Younger viewers are walking away from broadcasts of its games.

The average audience between 18 and 49 for NFL broadcasts across CBS, Fox, NBC, ESPN and the NFL Network has declined by about 10.6% over the last four seasons, according to Nielsen data prepared by Horizon Media, to about 7.7 million in 2013 from about 8.62 million in 2010. Meantime, male viewers between 18 and 24 watching the sport have also fallen off, tumbling about 5.3% in the same time period, to approximately 847,000 in 2013 from 894,000 in 2010.

Even as its overall viewership rises, however, the NFL audience has gotten older. Consider that in 2006, the median age for an NFL viewer was 45.8. By 2012, the median had risen to 47.1; in 2013, it was 48.4.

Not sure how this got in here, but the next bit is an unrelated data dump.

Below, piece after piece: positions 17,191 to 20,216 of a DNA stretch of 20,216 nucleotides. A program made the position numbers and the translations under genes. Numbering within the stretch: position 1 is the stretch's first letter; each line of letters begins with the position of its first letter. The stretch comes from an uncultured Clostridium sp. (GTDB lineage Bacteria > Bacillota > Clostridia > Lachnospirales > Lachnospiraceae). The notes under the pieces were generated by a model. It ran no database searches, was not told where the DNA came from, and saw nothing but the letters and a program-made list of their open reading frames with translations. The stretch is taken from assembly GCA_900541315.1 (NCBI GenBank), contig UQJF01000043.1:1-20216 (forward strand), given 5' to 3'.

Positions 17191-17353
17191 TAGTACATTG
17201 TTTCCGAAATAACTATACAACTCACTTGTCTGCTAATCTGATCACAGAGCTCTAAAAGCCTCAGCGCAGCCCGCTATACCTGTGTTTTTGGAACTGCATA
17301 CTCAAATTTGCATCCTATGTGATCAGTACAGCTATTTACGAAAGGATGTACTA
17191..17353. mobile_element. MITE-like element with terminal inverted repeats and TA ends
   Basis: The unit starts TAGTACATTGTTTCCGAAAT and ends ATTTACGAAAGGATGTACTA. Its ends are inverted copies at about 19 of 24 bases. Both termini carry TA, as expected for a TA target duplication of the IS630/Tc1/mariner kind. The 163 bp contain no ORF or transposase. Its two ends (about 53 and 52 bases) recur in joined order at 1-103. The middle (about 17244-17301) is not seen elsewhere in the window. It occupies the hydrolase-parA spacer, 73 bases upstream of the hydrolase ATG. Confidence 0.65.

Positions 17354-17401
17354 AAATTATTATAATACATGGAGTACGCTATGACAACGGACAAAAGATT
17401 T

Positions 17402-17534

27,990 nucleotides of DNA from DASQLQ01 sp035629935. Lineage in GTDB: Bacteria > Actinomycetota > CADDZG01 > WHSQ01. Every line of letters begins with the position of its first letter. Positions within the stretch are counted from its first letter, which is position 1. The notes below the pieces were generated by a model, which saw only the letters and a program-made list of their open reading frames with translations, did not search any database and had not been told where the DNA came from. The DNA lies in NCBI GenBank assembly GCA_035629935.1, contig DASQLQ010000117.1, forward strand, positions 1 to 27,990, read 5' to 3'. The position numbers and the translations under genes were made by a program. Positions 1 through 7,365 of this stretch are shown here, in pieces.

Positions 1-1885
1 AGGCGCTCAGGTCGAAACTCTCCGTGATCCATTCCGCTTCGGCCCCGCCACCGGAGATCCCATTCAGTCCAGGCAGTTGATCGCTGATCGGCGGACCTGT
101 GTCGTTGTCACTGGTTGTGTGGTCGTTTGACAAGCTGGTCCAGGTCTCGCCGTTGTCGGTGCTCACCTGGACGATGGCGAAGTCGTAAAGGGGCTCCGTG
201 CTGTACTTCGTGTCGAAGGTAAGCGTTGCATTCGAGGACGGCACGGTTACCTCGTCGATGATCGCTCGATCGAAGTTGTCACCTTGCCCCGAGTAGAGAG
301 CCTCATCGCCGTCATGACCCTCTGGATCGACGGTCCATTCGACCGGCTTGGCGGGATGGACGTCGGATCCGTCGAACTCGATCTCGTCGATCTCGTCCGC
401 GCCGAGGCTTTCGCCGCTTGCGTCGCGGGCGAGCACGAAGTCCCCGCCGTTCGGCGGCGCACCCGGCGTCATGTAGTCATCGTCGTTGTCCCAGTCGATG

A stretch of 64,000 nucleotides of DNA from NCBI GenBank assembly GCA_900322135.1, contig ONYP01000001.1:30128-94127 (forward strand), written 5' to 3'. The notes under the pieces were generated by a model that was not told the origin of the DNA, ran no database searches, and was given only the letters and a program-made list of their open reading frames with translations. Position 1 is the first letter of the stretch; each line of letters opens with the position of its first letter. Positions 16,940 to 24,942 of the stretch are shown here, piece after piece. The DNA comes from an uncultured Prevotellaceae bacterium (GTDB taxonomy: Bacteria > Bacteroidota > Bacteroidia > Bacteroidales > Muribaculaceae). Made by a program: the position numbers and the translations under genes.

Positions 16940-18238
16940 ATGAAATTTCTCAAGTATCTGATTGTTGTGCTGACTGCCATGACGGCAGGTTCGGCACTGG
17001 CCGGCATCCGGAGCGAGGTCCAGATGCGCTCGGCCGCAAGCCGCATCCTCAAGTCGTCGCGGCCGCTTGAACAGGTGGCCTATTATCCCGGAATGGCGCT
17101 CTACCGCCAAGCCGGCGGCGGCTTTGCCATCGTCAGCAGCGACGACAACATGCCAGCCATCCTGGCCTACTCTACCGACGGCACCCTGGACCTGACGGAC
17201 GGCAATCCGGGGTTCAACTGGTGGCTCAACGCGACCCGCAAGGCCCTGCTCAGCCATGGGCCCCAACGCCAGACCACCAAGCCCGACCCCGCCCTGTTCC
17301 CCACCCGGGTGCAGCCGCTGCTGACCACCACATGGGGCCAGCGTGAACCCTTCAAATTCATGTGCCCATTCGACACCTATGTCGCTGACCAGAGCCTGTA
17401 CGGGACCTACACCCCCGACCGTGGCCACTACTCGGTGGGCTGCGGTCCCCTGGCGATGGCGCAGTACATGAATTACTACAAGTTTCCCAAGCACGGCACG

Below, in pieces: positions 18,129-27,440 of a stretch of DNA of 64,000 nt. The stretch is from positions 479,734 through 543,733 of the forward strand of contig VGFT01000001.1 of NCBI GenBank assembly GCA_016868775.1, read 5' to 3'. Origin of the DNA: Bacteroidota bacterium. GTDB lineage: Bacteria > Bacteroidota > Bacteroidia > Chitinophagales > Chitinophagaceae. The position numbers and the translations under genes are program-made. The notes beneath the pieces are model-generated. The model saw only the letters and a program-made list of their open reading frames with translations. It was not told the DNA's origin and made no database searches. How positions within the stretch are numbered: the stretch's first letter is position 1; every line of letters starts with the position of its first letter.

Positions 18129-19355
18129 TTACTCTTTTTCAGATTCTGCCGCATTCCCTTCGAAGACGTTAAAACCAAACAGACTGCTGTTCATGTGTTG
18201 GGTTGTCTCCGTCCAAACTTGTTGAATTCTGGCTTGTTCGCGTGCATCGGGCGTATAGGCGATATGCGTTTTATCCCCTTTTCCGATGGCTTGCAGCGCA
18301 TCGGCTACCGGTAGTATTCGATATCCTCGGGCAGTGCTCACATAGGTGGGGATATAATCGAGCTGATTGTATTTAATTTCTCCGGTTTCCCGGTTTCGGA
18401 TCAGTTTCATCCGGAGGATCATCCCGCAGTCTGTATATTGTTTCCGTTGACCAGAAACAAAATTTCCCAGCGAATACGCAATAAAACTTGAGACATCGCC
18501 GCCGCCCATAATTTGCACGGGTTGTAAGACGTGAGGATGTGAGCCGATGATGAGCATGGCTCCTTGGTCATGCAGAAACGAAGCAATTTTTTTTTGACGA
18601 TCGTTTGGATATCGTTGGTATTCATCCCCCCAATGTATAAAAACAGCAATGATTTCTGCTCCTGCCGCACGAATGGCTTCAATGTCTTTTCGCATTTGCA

So there you have it strong attendance, regional television dominance, increasing revenue all in all baseball is in pretty good shape all around. Last Sunday may have belonged to the Walking Dead but baseball is far from being The Dead Sport Walking. I expect a harshly worded e-mail from Larry once he reads this.